A Mid Summer Hike In The Penrose Swamp Barrens Preserve.
Cooler and less humid weather arrived here in Northeastern Pennsylvania last Saturday. It was sunny with temperatures in the mid 50’s, Saturday morning, perfect hiking weather. I decided to hike in the Penrose Swamp Barrens again. It is becoming another one of my favorite hiking trails. The newly acquired 2700 acre tract of pristine woodlands is now part of the Weiser Stare Forest. It is located mostly in Carbon County and I accessed it on the Buck Mountain Road.
I walked in on an access road that took me to a utility power line. I was surprised there was no bird song in the woodlands. I have encountered many birds here on my previous hikes. It was very quiet on this cool morning. I think the insects are inactive in the cool temperatures and so are the birds that feed on them. It’s just a theory, not really sure.
It is mid Summer now and the profusion of Spring flowers is over. There were not many flowers blooming along the trail, there were a few oxeye daisies, look closely and you will the white crab spider on the flower.
There were large patches of the American climbing or Hartford fern.
And the Indian or ghost pipes were also prevalent in the woodlands along the trail. This strange looking plant is not a fungus but a flowering member of the blueberry family that does not produce chlorophyll.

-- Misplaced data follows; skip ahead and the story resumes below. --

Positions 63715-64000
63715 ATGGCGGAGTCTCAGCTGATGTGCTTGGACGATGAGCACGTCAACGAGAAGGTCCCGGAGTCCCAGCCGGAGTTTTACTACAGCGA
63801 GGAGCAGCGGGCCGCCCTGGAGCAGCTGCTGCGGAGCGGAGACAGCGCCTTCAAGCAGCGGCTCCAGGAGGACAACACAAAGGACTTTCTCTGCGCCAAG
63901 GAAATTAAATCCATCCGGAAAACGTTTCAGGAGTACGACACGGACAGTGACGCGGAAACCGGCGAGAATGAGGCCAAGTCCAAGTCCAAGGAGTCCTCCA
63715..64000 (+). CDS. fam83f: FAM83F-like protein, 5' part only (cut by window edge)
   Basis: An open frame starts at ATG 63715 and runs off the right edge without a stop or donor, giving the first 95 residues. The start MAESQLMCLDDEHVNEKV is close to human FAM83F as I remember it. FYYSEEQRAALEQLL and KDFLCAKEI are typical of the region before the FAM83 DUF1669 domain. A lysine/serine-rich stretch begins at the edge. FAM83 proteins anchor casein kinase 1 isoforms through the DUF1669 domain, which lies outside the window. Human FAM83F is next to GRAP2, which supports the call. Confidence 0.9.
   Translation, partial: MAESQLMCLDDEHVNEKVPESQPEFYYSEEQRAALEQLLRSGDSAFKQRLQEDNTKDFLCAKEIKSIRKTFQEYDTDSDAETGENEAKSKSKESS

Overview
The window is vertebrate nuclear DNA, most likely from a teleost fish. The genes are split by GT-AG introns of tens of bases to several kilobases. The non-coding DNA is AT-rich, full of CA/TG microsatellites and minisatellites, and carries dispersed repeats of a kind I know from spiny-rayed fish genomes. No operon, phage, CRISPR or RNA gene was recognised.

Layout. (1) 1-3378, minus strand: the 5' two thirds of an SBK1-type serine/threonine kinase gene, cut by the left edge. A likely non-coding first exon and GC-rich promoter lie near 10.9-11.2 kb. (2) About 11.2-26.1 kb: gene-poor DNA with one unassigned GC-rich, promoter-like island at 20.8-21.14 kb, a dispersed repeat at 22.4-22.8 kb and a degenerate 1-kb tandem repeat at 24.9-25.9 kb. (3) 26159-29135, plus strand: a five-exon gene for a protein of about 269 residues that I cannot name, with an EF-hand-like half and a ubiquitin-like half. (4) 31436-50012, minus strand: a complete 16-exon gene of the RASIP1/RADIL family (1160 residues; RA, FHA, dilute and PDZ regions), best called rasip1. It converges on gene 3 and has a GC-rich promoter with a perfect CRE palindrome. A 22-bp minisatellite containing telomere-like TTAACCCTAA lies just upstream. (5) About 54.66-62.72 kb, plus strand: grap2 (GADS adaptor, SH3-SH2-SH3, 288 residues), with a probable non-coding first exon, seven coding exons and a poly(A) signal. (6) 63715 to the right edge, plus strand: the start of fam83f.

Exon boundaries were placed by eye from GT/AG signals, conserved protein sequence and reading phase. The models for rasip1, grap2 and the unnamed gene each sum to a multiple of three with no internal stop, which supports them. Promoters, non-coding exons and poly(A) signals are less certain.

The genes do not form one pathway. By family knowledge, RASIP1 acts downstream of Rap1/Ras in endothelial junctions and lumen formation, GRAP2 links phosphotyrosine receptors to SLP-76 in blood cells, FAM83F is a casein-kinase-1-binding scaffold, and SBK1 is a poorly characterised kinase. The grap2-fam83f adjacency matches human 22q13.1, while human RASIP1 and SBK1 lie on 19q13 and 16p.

This was once known as Hazle Junction where the Beaver Meadows, the Hazleton and the Buck Mountain railroads intersected. All three first hauled coal down to the Lehigh Canal. The Beaver Meadows was the first. It was established in the 1830’s. I followed a road along railroad tracks ,
and a few eastern towhees . Here is a link to a gallery on my blog website with some more photos of the birds I saw on my hike. Penrose Swamp Barrens birds July 22 2023.
I had walked out about 2 1/2 miles and decided to start my hike back to my Jeep. The strong July sun had warmed the cool morning air causing cumulus clouds to form in the clear blue skies. It was perfect walking weather.
After wading through the knee deep puddle again, I came to the utility right of way and now found the thistle and knapweed flowers were being visited by many species of bees and butterflies. The most common were the great spangled fritillary butterflies. There were dozens of them feeding on the nectar of the many knapweed and bull thistle flowers blooming along the trail.
There were also a few very similar Aphrodite fritillary butterflies,
a few common wood nymph butterflies.,
this ocola skipper moth .
and a spice bush swallowtail butterfly. .
I only saw one monarch butterfly. I relied on my insect ID apps on my iPhone for these identifications so I hope they are correct. Please feel free to correct me if I am wrong. Here is a link to a gallery with some more photos of the butterflies I saw on my hike. Penrose Swamp Barrens butterflies July 22 2023.
Although I didn’t see many species of birds on this hike, or a bear or rattle snake, I was content to enjoy the delicate beauty of the butterflies and dragonflies. There is beauty in nature everywhere, if you just keep your eyes peeled. Here is a link to some more photos from my five mile hike. Penrose Swamp Barrens July 22 2023.
“Look deep into nature and you will understand everything better.“ – Albert Einstein